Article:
Indoor workers exposed to UV would include those in tanning salons or where UV-producing devices are used (e.g., medicine, cosmetics, etc.).
It is important to be aware of the risks and take precautions while under the sun from as early in life as possible. Approaches to prevent skin cancer include:
- reducing exposure to sunlight
- wearing protective clothing
- using sunscreens on exposed skin
- examining the skin regularly for suspicious spots
In the winter time, it may be advisable to the above precautions when exposed to sun for prolonged periods, especially in the presence of snow or at high altitudes.
Workers should avoid unnecessary exposure to the sun, especially to the intense midday rays between 11:00 a.m. and 3:00 p.m. during the summer. If possible, people should plan outdoor work for early morning or late afternoon, and work in the shade as much as possible. Umbrellas, buildings, shade structures, trees, canopies, etc., can protect against the direct rays from the sun. Work, and take breaks in the shade when ever possible. Set up shade structures when shade is not available. In addition, water, white sand or concrete, snow, and ice can reflect from around 10 percent to 85 percent of the sun's ultraviolet radiation. Skin may require extra protection against these indirect, reflected rays.
Workplaces can also rotate workers between site locations to help reduce UV exposure.
Wearing Protective Clothing and Sunglasses
The use of wide brim hats and clothes made from close-knit fabric can protect the skin and scalp from ultraviolet radiation. Although long-sleeved shirts and long-legged pants may not be comfortable in extremely hot weather, they do help protect the skin. Clothing specifically designed to be sun protective or sun blocking will indicate the protection rating (a UV protection factor, or UPF). Be aware that not all clothing offers the same protection. Factors include the colour of the clothing, construction, materials the item is made from, fit, and coverage over the body. Some fabrics lose their SPF rating when they get wet. Workers should be informed about different fabric characteristics that effect the transmission of sunlight.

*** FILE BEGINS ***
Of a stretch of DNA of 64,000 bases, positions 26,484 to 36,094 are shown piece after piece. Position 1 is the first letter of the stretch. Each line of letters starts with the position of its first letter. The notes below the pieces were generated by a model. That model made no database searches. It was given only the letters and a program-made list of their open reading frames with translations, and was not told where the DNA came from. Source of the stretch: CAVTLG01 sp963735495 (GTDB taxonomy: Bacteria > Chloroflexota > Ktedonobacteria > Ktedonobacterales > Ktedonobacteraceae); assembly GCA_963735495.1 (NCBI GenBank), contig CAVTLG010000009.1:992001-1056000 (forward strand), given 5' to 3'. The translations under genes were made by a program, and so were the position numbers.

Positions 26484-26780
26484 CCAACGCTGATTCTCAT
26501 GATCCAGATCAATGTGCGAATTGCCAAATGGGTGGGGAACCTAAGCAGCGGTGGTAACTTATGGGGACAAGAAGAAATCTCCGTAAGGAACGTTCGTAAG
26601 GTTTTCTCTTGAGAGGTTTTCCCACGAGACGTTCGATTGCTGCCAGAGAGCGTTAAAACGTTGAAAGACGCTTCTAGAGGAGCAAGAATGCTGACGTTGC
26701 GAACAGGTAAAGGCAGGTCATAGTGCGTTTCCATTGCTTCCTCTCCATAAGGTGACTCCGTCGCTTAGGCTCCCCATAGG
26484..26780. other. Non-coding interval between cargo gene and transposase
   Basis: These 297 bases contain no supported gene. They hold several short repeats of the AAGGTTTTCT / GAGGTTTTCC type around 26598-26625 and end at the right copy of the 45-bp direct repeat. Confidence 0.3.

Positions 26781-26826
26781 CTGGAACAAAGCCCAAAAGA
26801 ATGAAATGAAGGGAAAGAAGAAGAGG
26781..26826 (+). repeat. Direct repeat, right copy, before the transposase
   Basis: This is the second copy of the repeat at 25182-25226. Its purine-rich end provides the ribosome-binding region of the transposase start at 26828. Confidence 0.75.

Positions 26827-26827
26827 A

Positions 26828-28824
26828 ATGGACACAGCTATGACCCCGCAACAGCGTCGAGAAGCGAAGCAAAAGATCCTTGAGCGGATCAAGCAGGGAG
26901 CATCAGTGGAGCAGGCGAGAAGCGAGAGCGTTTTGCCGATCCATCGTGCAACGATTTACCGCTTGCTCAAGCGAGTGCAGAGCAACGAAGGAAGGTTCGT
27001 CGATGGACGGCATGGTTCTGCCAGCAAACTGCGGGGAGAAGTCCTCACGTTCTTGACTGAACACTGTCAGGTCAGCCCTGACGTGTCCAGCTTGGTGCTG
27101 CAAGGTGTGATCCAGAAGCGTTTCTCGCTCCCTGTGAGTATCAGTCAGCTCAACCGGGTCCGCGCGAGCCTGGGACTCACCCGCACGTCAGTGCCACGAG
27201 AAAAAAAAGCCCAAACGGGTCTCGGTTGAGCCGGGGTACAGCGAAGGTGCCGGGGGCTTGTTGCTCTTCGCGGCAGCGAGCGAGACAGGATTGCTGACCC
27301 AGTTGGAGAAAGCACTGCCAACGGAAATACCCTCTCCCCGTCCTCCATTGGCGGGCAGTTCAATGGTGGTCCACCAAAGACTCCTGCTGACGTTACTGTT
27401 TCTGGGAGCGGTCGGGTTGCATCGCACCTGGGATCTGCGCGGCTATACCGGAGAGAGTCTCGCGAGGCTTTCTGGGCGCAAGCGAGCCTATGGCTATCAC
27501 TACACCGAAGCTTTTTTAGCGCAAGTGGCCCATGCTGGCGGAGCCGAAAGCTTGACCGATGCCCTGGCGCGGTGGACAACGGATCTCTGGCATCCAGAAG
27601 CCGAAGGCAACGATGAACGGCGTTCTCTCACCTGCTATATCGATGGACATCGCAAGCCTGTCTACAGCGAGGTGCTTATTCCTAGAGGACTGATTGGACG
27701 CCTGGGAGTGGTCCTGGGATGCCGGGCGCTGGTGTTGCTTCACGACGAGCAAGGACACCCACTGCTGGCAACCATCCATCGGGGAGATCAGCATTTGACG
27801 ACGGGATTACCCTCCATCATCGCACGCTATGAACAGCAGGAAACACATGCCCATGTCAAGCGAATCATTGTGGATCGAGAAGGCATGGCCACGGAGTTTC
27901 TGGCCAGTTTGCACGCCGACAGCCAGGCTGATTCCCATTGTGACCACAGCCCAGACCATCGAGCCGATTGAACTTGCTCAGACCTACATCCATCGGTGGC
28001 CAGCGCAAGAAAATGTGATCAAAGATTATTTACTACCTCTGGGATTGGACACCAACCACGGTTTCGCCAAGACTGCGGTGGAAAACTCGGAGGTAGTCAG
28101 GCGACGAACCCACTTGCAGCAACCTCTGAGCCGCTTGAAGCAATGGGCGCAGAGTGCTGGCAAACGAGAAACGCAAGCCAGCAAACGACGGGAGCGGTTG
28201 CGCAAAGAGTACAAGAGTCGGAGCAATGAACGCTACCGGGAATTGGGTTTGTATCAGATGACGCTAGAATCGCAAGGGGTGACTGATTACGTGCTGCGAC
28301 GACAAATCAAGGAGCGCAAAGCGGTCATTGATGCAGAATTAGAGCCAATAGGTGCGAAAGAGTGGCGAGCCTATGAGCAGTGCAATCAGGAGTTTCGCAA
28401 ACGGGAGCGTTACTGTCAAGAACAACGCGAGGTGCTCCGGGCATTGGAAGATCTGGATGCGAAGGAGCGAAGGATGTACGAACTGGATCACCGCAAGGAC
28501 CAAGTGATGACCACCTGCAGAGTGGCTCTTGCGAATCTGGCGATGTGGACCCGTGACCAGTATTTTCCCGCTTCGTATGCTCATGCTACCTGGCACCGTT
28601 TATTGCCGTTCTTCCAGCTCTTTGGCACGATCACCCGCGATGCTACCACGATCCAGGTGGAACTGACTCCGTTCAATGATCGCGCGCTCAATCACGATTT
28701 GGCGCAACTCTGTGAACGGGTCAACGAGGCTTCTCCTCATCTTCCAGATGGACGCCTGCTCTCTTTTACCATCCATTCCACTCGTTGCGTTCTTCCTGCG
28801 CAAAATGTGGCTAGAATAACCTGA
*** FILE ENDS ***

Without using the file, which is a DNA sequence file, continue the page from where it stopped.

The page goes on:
Wear wrap-around sunglasses that absorb UVA and UVB radiation.
Using Protective Sunscreens
Workers should liberally apply protective sunscreen on exposed skin 20 minutes before working in the sun, then reapply it during the periods they spend under the sun, as directed by the manufacturer's instructions (usually every two hours). Most sunscreens are colourless, invisible, and cosmetically acceptable.
Sunscreens should be used in addition to, not instead of, working in shade and wearing suitable clothing, hats, and sunglasses. Sunscreens are not intended to extend the exposure time to sunlight, but rather to reduce the effects of sunlight when people have to be in the sun. The level of protection depends greatly on how the sunscreen is applied.
A wide variety of sunscreens are available. They all contain chemical ingredients that weaken (but do not eliminate) the effects of ultraviolet radiation. The most widely used protective chemicals are PABA (para-aminobenzoic acid) and closely related chemicals such as cinnamates, salicylates, benzophenones, or anthranilates. Some sunscreens contain only one of these protective chemicals while others may have two or more for greater reliability.
Manufacturers label sunscreens with a sun protection factor (SPF). The higher the factor, the greater the protection from the sun.
- SPF 15 sunscreen may absorb 93 percent of UVB radiation.
- SPF 30 sunscreen may absorb 97 percent of UVB radiation.
The Canadian Cancer Society recommends a broad spectrum sunscreen (protects against UVA and UVB rays) with an SPF of 30 or higher. Follow the manufacturer’s directions. A sunscreen's effectiveness also depends upon its ability to withstand heat, humidity and sweat. For example, sunscreens should be applied 20 minutes before going outdoors, and reapplied every two hours, or more often if perspiring (sweating), swimming, or working in water. Use a broad spectrum lip balm with an SPF of 30 or higher as well.
People with skin sensitive to sunlight should use a sunscreen with a high SPF.
Examining Skin Regularly
People who work under the sun should examine their skin regularly for any unusual changes. The danger signs include any wound, sore, or patch of skin that won't heal or constantly scales. Also examine for any growing lump, particularly if brown or bluish in colour. It is important to get medical care for anything that looks suspicious rather than wait until the problem becomes untreatable.
- Fact sheet last revised: 2022-08-30